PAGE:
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Does arsenic in soil contribute to arsenic urinary concentrations in a French population living in a naturally arsenic contaminated area?

Abstract : A cross sectional study using environmental and biological samples was implemented to assess the association between arsenic (As) concentrations in the environment and urinary As levels of residents living in an area where the soil is naturally As rich. As was measured in drinking water, atmospheric particulate matter, and soil and a geographic information system was used to assign environmental concentrations closest to the participants' dwellings and the sum of inorganic As and metabolites in urine samples. The only potential source of As environmental contamination was from soil with a range of 13–131 mg As/kg of dry matter. As(V) was the only species present among As extracted from the analyzed soil samples. The chemical extraction showed a poor mobility of As soil. There was no difference between child and teenager, and adult urinary As concentrations, though men had higher urinary As concentrations than women (pb0.001). Given the important differences in lifestyle between 7–18 year olds, men, and women, these groups were analyzed separately. Whilst we were unable to find a stable model for the 7–18 year old group, for the adult men group we found that seafood consumption in the 3 days prior to the investigation (p=0.02), and beer (p=0.03) and wine consumption in the 4 days before the study, were associated with As urinary levels (μg/L). In adult women, creatinine was the only variable significantly associated with As urinary concentration (μg/L). The concentrations we measured in soils were variable and although high, only moderately so and no link between As concentrations in the soil and urinary As concentrations could be found for either men or women. Some individual factors explained half of the variability of adult men urinary As levels. The unexplained part of the variability should be searched notably in As mobility in soil and uncharacterized human behavior.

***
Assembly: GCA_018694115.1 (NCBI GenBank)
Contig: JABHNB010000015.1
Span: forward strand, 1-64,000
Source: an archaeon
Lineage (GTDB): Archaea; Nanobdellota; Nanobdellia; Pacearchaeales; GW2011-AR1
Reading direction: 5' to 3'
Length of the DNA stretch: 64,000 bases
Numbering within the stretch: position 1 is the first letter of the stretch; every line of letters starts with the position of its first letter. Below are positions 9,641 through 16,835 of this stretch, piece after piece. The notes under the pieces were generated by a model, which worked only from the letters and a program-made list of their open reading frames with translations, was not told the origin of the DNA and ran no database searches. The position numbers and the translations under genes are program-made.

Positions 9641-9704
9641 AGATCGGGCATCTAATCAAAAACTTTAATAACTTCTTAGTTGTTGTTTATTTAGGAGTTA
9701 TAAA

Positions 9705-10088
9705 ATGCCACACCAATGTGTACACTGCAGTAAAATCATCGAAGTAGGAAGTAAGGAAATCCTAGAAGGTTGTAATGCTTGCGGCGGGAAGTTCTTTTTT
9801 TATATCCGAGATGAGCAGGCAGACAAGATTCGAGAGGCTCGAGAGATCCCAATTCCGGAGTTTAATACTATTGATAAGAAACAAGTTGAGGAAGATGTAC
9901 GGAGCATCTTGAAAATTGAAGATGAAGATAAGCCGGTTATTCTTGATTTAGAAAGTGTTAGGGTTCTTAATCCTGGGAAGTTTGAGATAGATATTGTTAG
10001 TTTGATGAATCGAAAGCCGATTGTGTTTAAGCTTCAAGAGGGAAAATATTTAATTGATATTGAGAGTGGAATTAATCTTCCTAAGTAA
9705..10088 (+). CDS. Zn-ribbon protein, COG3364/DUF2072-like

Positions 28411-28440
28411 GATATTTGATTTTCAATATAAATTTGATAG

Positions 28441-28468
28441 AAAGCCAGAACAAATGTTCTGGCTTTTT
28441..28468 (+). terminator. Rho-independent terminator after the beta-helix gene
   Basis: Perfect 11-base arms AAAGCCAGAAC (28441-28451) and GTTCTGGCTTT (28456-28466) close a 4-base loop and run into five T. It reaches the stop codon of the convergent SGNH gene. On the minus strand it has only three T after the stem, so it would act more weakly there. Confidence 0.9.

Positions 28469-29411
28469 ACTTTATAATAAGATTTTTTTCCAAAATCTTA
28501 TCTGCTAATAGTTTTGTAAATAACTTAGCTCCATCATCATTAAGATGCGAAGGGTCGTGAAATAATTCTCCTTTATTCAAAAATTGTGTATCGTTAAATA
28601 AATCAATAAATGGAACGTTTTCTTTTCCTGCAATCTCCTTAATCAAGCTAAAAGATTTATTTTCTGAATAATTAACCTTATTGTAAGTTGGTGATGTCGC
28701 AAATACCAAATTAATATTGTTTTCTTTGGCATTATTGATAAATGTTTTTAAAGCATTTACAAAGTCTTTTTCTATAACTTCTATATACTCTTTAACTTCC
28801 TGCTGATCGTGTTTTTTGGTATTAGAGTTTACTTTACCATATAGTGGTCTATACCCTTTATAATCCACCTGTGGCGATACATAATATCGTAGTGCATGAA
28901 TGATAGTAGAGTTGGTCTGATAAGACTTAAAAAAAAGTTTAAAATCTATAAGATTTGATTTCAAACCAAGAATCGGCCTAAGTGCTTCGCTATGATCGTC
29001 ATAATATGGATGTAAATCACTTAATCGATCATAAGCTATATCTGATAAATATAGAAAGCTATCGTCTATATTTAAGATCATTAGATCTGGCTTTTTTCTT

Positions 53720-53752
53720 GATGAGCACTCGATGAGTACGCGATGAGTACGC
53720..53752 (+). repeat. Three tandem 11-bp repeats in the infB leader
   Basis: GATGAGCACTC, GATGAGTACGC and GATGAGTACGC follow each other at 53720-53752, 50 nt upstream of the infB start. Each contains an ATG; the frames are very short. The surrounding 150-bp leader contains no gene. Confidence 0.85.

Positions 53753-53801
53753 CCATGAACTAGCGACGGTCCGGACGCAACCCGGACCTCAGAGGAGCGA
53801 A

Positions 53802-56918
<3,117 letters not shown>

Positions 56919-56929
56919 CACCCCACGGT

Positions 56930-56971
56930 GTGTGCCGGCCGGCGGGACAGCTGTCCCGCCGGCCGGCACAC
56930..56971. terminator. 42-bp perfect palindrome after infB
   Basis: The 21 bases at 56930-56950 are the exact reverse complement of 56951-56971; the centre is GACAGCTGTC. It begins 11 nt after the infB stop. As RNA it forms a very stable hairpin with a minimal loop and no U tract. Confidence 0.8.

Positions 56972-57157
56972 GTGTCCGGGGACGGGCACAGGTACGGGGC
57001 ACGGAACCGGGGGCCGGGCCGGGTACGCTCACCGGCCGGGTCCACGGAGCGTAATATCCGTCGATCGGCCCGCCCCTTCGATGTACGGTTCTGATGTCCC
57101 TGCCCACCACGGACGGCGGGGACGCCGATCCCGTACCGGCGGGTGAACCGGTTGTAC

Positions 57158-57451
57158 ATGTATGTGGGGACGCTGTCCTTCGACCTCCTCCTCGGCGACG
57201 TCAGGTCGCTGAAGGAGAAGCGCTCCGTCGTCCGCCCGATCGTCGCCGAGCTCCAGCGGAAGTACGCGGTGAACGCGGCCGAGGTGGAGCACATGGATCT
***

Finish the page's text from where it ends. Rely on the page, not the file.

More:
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Contributeur : Cécile Isambert <>
Soumis le : lundi 17 janvier 2011 - 14:55:33
Dernière modification le : vendredi 27 mars 2020 - 02:25:27

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Clémence Fillol, Frédéric Dor, Blandine Clozel, Sarah Goria, Nathalie Séta. Does arsenic in soil contribute to arsenic urinary concentrations in a French population living in a naturally arsenic contaminated area?. Science of the Total Environment, Elsevier, 2010, 408, p. 6011-6016. ⟨10.1016/j.scitotenv.2010.08.039⟩. ⟨hal-00556654⟩

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